Multiple Analyte Sensing and Molecular Computation with Luminescent Quantum Dots.

Lead Research Organisation: The Robert Gordon University
Department Name: School of Pharmacy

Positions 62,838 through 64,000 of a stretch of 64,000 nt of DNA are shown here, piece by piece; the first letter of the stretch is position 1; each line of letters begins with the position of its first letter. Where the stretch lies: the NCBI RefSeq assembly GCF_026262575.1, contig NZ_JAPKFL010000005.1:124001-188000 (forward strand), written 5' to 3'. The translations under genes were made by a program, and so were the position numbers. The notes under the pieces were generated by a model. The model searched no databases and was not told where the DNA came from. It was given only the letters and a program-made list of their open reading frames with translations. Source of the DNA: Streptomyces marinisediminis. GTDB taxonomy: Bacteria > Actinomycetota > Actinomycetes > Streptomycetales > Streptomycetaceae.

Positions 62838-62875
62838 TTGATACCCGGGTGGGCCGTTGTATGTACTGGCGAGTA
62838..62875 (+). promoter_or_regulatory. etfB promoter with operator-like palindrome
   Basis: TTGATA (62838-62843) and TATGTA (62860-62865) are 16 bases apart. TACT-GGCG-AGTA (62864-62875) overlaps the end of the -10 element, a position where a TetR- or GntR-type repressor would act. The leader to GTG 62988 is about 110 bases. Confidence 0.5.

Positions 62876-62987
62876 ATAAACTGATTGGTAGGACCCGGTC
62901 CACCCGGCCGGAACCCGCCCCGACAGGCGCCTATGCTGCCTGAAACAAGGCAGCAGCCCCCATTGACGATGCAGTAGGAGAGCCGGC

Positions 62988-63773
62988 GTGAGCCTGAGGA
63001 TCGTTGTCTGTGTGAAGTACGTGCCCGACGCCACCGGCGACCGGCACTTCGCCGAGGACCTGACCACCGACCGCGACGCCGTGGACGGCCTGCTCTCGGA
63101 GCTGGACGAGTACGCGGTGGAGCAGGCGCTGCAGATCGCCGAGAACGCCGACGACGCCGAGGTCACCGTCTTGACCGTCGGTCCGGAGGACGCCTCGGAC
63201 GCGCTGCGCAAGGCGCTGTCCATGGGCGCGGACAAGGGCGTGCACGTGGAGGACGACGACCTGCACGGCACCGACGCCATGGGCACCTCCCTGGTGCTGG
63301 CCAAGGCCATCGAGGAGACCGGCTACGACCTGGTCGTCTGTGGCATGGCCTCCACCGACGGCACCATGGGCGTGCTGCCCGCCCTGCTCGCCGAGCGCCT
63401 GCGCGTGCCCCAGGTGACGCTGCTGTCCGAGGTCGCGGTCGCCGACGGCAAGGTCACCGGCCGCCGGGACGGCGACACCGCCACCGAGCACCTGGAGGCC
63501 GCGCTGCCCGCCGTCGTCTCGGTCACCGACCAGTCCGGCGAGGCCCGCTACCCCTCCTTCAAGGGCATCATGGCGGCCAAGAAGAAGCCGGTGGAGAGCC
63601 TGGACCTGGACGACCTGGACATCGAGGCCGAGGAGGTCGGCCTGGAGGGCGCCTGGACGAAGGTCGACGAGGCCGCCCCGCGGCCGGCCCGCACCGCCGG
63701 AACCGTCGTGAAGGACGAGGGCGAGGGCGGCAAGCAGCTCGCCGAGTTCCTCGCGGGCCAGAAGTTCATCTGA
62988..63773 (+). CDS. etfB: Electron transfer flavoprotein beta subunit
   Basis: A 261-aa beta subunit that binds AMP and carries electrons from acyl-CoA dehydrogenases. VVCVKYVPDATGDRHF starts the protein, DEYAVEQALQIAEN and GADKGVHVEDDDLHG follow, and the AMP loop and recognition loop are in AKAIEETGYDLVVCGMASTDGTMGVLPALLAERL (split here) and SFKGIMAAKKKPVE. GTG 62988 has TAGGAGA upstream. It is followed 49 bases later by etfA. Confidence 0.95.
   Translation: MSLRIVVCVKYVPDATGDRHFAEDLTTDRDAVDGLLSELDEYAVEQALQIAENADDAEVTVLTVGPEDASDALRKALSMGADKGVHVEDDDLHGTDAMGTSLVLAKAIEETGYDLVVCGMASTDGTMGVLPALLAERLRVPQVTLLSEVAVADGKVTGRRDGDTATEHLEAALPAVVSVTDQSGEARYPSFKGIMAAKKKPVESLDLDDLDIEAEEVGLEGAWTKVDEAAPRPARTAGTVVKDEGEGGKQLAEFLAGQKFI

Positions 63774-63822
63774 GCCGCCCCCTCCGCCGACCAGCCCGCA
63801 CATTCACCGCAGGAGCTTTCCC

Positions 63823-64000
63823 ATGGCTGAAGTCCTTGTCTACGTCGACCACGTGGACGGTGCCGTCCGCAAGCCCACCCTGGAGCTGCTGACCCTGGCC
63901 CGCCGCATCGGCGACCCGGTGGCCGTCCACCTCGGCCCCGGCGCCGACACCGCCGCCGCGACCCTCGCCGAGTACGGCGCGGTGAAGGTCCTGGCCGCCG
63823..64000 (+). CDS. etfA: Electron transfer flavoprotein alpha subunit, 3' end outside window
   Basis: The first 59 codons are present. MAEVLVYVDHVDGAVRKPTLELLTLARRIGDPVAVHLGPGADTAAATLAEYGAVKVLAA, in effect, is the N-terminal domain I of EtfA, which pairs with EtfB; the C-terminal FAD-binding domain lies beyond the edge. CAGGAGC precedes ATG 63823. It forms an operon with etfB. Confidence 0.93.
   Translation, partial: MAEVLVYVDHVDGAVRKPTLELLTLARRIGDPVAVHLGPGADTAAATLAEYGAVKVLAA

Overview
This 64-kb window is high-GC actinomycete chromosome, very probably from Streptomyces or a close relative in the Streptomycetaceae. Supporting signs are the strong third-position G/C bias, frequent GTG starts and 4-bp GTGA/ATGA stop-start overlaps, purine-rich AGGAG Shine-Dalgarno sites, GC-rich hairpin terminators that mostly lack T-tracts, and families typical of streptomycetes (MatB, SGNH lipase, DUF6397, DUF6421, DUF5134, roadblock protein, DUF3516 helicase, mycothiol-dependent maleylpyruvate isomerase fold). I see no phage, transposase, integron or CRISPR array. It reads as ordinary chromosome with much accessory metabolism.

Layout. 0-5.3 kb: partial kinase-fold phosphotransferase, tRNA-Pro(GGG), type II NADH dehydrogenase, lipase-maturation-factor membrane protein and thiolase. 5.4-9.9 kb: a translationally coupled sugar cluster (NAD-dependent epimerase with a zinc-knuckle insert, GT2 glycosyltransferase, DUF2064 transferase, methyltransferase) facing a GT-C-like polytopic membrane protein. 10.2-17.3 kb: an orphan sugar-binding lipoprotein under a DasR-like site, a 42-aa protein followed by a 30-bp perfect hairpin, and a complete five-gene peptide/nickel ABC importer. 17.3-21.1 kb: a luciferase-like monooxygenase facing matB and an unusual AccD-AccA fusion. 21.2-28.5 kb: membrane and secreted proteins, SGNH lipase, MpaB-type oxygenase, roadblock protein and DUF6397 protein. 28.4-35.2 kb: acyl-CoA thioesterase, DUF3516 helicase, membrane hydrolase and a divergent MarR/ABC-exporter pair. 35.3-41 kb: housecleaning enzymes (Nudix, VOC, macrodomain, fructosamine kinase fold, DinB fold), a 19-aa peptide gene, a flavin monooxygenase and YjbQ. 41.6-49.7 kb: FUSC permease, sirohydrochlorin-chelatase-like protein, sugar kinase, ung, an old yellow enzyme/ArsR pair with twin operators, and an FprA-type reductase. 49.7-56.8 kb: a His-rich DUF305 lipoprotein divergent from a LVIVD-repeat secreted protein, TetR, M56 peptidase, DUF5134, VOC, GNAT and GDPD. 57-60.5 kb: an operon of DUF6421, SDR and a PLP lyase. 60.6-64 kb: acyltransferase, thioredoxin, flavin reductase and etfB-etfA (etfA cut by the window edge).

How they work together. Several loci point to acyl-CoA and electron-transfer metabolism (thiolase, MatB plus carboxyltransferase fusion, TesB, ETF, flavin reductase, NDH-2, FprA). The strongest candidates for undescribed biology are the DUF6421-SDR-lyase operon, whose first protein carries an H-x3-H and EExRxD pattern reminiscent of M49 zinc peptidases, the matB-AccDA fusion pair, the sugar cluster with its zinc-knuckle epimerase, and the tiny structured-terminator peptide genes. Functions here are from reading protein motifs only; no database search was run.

Being able to understand how cellular processes differ in normal and diseased states has enabled the development of therapeutic targets for a range of illnesses. Central to this understanding is the ability of sensors to permit the accurate determination of physiologically relevant analytes. Mostly, these sensors are based on fluorescence, a process where a molecule or object absorbs energy and then emits it in the form of light. Usually these sensors use organic dyes, similar to those used in paints as the light emitting unit. Using these systems, it is possible to only measure one analyte in real time, which can be a drawback as many diseases result in abnormal concentrations of more than one analyte, often with synergistic interactions.A new class of fluorescent molecules have recently been discovered and are called Quantum Dots. These molecules hold much promise as they have superior optical properties over organic dyes. These advanced properties mean that it is potentially possible to measure more than one analyte at the same time. We aim to make Quantum Dot probes for potassium, sodium and calcium ions with three different emission colours that will report on the concentration of these ions by the intensity changes of their fluorescence. This should permit the visualisation of these ions together in real time.In addition, as Quantum Dots are essentially the same type of materials as those used in information technology systems (semiconductors), we aim to show for the first time that it is possible to perform the logic operations with quantum dots. As they are much smaller than the currently used technology, they could be a new avenue to even smaller, faster devices.


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